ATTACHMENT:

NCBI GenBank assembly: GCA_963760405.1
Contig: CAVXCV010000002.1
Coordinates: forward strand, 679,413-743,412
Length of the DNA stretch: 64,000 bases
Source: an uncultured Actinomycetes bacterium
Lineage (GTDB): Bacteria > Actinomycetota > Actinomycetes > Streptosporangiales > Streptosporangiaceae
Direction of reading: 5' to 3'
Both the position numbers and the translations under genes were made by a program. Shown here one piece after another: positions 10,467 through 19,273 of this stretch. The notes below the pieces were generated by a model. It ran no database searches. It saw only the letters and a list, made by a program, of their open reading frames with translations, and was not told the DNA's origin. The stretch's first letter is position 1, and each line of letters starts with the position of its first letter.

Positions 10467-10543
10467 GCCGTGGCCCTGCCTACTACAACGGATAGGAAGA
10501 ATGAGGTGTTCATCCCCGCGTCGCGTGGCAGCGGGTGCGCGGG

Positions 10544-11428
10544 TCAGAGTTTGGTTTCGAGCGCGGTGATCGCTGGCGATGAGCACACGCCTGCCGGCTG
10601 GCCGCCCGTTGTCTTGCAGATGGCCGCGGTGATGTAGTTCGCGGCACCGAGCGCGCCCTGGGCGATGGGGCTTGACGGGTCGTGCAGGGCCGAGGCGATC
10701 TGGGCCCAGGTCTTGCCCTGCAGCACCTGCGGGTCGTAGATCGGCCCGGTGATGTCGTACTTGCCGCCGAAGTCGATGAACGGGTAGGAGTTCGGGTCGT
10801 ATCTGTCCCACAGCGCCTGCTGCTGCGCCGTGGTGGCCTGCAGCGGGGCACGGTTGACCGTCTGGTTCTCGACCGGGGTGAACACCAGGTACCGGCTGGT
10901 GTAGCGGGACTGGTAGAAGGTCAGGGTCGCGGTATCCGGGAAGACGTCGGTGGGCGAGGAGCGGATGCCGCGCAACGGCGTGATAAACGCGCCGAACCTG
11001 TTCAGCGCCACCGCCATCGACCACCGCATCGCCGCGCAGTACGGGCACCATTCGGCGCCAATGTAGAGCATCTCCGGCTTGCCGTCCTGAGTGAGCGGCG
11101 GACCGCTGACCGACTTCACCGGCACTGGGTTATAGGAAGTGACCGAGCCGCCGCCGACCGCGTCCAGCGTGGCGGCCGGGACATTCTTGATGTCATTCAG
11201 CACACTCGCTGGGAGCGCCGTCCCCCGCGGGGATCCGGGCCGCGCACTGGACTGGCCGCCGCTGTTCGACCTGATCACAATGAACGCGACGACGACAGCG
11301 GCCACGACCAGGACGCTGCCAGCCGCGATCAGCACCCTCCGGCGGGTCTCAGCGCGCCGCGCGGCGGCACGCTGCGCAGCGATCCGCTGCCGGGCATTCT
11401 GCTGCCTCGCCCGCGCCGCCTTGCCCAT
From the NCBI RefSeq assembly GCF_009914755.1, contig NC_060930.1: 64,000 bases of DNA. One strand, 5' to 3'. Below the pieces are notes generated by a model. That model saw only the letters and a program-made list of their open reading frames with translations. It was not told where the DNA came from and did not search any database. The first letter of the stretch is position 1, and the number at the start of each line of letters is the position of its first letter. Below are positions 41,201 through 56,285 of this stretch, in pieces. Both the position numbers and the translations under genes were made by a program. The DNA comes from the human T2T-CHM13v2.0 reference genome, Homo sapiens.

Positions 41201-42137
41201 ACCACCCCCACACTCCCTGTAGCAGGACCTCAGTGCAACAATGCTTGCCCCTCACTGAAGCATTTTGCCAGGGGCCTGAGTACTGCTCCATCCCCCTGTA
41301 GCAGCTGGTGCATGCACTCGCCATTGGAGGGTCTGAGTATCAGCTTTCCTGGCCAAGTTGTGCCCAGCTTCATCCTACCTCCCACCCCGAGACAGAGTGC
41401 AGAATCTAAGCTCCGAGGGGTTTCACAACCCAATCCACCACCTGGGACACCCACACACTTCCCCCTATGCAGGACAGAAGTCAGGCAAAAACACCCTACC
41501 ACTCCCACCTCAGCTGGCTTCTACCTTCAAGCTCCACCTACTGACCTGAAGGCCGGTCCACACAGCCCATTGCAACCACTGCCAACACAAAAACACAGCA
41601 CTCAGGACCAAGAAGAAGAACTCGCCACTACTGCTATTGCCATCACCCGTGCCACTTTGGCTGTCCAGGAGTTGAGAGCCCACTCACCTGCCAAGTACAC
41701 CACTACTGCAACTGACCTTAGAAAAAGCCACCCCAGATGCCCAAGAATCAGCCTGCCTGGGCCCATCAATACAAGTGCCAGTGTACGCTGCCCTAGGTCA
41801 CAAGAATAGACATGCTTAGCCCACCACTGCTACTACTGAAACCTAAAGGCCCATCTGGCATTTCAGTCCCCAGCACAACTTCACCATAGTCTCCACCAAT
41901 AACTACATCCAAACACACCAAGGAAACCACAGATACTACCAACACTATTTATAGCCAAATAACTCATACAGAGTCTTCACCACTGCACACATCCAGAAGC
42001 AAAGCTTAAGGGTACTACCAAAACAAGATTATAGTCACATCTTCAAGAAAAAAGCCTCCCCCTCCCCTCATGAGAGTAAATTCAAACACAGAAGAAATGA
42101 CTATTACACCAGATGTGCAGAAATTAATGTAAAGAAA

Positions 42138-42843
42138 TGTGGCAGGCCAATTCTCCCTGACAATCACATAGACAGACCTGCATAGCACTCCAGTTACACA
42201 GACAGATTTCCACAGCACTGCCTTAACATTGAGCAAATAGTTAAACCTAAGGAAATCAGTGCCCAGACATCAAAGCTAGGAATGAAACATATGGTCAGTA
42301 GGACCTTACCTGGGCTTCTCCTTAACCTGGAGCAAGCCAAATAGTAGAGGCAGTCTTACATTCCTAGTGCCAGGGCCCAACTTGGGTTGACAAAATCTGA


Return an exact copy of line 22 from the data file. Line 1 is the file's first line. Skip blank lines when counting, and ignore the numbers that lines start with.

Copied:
11401 GCTGCCTCGCCCGCGCCGCCTTGCCCAT